LW3 – starting small

Alright, so I decided some time ago before all my posts were lost to nothingness that I was going to make LW3, complimentary to LW1&2, but entirely rebuilt from the ground up so that it had more security, a better UI, and all that fun stuff.   Well, it has come to my attention that I don’t like trying to build from the ground up anymore.  I have LW2, I used it for so long in fact that I forgot how to make a system like it again, with that much customization allowed, and efficient.  So, in lieu of that, I am going to start small with it.  Calling it more a templating system, or authorization system rather than start with the name LW3.  Doing that, I can build it in pieces rather than try and get a while system up and running quickly.  In reality of the entire scope of the LW3 project, it will be the authorization module, and the DB module already exists to use with it from when I was upgrading LW2.  That is the base of the LW system to begin with.  So it will have user authentication, then module authentication, then group authentication.  Not all at once, but building on it after the user authentication works and I start making it into LW3.

Now, why is it important for me to build a system from the ground up rather than using the base I already have?  Well, the base I have for authentication doesn’t work with the new secure (and Patent Pending I may add) authentication module that I am wanting.  This module will include both AES and RSA encryption to get things done.  It will make AKO (Army Knowledge Online) look like child’s play when viewed in the manner of security.  Yet…it will be simplified for user-requirements more so than AKO as well.  A user will only have one password.  They will never see their private key, the private key (CAC card for military users) will be stored in the DB.  Sure, sure, can’t that just be hacked.  Well, yes, hack the RSA encryption used for the private key…  I am sure it can be done, why not, eventually you can brute force anything.   But then, before you can even get to that step, you have to hack the 256bit RijnDael encryption using the user’s password+salt hash that is used to encrypt the RSA encryption.  Yes, it’s somewhat redundant, yes, the password for the two different encryptions are different. (yes, you can say ‘oh shit’ now, as you would never expect me to make it that easy, would you?)  Then, once you get past both of those (oh yes, forgot to mention that the password inputed by the user is hashed with a different salt and added to itself to get the final key of 1028bits, so that makes the brute forcing easy – you know you can skip trying any key between 1-1027bits ;] ) you will be able to impersonate the user and read their email.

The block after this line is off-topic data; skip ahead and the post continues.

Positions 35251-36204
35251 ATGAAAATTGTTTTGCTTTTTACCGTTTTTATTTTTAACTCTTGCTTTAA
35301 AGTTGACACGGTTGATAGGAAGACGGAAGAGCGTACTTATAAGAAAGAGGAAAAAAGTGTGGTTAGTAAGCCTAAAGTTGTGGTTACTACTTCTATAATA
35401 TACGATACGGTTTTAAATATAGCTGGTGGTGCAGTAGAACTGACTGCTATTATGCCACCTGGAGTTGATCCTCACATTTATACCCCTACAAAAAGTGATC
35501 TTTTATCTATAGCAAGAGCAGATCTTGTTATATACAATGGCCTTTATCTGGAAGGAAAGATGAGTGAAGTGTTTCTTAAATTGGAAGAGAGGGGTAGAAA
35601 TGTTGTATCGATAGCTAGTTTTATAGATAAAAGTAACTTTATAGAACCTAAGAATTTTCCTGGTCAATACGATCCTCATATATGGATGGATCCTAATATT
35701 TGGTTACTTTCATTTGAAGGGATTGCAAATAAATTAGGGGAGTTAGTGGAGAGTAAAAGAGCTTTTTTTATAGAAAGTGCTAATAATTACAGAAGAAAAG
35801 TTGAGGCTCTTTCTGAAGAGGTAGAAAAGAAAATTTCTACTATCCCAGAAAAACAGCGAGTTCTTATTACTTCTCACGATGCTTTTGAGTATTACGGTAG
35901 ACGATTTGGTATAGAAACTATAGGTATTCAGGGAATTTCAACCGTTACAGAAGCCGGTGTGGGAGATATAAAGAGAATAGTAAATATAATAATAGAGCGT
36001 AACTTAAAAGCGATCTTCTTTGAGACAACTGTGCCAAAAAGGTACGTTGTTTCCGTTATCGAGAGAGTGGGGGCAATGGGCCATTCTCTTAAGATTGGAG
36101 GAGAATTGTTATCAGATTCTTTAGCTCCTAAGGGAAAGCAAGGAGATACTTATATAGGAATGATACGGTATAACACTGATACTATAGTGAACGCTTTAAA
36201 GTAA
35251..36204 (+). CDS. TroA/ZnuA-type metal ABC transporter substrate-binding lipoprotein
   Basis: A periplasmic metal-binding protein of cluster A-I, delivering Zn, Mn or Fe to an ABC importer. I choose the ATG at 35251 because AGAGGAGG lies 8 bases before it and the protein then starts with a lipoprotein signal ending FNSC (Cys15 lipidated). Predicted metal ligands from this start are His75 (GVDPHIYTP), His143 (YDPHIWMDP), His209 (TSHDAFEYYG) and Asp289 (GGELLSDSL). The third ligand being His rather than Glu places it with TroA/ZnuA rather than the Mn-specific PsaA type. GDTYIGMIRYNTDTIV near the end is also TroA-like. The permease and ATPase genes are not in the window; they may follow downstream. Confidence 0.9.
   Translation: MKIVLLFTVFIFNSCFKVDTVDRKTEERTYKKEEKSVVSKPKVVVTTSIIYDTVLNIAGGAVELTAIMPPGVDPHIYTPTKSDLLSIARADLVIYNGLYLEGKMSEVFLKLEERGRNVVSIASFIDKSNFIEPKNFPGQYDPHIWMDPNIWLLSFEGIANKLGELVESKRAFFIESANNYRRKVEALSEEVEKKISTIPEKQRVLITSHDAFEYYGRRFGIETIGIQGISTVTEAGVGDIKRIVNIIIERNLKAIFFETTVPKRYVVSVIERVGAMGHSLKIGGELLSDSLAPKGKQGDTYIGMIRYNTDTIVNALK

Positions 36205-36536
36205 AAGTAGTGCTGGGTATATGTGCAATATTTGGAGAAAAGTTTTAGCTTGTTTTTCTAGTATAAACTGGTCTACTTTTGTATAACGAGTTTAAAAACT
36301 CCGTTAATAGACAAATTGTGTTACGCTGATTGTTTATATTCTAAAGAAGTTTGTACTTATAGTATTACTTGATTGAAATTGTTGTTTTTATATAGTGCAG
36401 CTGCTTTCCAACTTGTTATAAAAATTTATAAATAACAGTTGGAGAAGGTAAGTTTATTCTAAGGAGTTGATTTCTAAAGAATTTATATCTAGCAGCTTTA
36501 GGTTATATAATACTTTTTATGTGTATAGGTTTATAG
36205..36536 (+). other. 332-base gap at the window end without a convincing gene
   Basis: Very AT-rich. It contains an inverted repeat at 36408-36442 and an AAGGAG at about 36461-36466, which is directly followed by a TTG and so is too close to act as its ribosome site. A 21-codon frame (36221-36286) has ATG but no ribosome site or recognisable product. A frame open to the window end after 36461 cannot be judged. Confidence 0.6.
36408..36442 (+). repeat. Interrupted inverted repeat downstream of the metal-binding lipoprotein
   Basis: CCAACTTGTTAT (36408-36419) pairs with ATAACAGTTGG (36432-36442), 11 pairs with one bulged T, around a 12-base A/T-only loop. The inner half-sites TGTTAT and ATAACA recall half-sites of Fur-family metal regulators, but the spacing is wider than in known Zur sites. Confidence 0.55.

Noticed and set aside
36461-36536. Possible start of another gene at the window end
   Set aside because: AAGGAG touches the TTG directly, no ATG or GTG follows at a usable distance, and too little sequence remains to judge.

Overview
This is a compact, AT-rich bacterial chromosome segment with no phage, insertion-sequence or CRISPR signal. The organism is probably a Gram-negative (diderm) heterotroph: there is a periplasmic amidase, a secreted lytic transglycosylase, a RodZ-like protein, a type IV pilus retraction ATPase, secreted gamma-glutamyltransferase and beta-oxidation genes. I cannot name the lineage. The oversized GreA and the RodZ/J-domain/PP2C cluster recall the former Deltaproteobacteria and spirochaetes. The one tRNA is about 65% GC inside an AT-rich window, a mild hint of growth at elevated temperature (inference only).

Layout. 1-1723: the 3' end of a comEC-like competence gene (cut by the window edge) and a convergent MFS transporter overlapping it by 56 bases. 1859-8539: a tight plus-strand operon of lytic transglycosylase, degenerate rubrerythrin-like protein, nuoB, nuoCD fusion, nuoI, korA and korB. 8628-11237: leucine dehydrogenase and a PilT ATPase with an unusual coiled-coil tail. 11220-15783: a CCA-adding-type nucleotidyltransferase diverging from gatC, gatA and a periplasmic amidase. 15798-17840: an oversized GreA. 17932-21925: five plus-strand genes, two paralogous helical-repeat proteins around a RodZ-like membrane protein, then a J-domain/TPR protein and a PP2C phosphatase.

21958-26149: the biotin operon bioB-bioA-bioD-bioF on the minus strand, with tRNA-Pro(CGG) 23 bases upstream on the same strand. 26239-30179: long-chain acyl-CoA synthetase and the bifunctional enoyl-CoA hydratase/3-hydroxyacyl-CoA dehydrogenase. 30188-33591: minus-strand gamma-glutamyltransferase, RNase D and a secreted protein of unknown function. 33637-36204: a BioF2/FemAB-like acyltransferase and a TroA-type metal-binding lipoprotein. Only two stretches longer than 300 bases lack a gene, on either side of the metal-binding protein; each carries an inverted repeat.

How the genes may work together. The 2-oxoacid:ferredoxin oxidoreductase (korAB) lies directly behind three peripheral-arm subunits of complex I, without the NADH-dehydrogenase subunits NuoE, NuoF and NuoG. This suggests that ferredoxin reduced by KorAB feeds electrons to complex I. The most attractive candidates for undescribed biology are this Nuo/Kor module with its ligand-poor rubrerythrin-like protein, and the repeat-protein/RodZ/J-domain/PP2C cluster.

Does all that sound like too much work for a hacker?  Why yes, yes it does.  It takes a hacker to know how to stop a hacker is the saying I believe, so good luck hacking my system fuckers. ;]

And that is just the rundown on part of the patent, the other part is dealing with files, and the emails that are sent via the public key, you see, everything else (other than the private key) is encrypted using a one-time key. (read: by god, by the time I hack just one email, and I won’t even know if it’s the one I am looking for, I will be old enough that I won’t care, or it will be my great-grandkids watching the screen to see when it’s done.)

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